Life has not always been a swedge with misfortune for 66-year-old Lokei Leto. Despite her hazy evocation, there is one particular memory that remains entrenched in her elderly mind.
Partnering up with her late husband, they managed to forge an affluent existence with wealth measured in a plethora of livestock. 

But when her husband submissively answered the stealthy beckoning of death, things began going downhill for Leto. As per tradition, her husband’s body was to be buried near his dead siblings to prevent him from feeling infinitely lonely in the uncertain realm of the afterlife. His body was transported to Isiolo County where his siblings lay in rest.

Devoid of a capable male figure in the principally patriarchal region of Kirimon in Samburu County, Leto became exposed and vulnerable to vultures in human form. Her children, too young at that time, could not dare defend their inheritance. Her neighbors abstained from interference. As though taking candy from a baby, the bandits walked into her compound without facing any resistance and drove away the most prized livestock. The sickly animals were left behind.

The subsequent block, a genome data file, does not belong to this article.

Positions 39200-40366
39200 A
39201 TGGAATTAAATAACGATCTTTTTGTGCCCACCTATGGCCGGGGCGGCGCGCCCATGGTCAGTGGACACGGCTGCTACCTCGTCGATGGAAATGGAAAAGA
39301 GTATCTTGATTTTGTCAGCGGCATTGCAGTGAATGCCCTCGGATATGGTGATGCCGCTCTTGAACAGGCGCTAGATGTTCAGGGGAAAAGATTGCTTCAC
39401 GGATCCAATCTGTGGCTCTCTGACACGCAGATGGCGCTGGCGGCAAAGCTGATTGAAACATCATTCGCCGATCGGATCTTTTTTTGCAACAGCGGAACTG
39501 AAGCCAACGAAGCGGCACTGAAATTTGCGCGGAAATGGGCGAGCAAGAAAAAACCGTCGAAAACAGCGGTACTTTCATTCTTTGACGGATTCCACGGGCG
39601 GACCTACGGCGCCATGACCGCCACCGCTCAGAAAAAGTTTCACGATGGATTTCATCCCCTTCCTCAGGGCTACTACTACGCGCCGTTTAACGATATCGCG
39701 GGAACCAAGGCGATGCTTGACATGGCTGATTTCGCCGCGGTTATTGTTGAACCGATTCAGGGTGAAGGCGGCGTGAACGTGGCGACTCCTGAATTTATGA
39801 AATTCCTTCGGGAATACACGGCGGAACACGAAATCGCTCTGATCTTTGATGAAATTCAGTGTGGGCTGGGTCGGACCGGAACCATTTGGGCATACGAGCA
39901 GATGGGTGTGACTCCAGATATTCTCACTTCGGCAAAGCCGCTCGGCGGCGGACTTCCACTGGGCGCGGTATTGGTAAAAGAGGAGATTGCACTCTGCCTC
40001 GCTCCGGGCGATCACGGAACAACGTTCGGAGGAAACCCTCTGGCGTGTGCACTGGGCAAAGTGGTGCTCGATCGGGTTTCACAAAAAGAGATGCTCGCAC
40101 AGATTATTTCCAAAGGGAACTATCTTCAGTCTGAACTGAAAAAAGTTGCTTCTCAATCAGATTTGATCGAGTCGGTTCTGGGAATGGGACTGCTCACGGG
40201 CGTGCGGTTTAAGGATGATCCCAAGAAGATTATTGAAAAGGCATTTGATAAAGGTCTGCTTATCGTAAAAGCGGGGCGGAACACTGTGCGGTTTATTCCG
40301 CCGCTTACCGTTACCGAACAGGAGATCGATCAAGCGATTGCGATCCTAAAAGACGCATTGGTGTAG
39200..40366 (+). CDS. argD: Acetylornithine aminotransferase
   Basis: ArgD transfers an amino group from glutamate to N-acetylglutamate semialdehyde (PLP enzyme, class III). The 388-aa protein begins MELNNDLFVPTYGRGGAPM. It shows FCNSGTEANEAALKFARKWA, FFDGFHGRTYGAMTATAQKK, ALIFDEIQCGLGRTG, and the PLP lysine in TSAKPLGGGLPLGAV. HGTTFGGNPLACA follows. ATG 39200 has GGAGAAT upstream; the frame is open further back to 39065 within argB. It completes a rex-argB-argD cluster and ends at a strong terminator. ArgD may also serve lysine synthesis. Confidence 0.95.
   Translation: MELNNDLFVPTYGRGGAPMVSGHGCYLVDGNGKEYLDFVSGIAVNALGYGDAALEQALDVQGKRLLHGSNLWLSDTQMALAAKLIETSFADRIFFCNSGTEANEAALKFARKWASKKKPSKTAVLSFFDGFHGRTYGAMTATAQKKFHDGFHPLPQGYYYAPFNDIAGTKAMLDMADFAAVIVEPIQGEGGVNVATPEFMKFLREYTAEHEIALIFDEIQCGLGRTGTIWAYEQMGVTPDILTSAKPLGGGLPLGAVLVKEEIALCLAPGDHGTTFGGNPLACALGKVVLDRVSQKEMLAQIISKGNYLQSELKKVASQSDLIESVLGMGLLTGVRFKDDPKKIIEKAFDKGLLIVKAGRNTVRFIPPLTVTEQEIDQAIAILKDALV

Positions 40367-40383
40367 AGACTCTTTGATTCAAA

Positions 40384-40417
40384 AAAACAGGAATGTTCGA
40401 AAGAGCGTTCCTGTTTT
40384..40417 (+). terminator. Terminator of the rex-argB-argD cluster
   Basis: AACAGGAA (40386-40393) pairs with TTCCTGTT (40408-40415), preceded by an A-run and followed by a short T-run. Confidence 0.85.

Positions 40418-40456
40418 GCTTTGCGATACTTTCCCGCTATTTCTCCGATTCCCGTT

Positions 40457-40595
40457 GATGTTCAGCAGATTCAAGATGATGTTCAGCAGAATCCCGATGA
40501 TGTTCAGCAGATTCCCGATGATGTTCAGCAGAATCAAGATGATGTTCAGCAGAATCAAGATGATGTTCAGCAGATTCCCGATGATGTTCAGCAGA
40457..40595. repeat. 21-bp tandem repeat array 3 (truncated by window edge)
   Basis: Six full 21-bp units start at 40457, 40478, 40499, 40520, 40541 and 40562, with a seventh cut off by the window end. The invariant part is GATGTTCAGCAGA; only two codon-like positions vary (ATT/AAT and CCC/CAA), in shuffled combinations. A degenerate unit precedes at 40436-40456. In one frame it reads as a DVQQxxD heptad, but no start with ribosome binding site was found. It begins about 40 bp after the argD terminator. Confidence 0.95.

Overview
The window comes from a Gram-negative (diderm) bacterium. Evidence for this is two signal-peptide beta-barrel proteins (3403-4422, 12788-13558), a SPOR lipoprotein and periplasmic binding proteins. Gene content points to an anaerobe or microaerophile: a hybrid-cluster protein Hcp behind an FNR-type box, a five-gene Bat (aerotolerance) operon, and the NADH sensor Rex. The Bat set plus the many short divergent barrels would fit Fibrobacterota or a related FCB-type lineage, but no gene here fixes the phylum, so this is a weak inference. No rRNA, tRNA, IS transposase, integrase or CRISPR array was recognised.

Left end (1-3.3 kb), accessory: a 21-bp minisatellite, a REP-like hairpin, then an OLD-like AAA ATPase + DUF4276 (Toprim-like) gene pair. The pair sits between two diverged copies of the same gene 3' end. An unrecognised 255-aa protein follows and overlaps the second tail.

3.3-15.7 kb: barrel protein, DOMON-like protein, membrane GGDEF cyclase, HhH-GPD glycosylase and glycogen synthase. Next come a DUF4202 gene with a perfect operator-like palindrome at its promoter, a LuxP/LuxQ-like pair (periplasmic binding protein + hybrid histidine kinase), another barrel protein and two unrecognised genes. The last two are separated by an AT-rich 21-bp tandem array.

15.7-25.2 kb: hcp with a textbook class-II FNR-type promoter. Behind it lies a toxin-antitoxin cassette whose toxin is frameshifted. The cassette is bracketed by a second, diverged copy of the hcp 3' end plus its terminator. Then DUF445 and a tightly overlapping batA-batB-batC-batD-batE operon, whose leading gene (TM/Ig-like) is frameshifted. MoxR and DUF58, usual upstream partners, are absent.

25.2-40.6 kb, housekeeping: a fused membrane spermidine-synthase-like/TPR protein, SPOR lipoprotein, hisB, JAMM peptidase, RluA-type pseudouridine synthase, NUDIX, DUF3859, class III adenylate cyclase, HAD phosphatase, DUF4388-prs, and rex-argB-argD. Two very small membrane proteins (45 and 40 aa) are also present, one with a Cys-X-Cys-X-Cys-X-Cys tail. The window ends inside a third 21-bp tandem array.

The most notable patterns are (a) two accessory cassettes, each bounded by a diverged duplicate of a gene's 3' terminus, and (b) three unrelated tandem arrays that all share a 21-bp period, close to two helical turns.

Victims of this twisted common crusade of cattle rustling and in pursuit of better fortune, Leto and her children scarpered to Isiolo where the remains of her husband lay.

Their arrival converged with the preamble of a long drought that perched the soil, decolorized the green vegetation and dried up water bodies. The few animals they had managed to abscond with perished. Leto and her children festered in poverty, but they survived on scanty means including a futile agrarian gambit. As they grew older, her children began vacating her vicinity and tracked their own survival. The daughters in particular were clawed by marrying poor men and left with scars of destitution to this day.
To add to her long list of grievances, Leto is agonized by ulcer wounds in her stomach, which flames up creating an excruciating illusion of internal combustion. The only companion who sees her through whatever remains of her trying life is a granddaughter who cooks, cleans, fetches water and firewood.

When asked about the inevitability of death, Leto dodged around the question before finally blurting out “No one loves it. I cannot even say that word. I know it exists. I’ve seen it even with my husband, but I don’t want to talk about it.”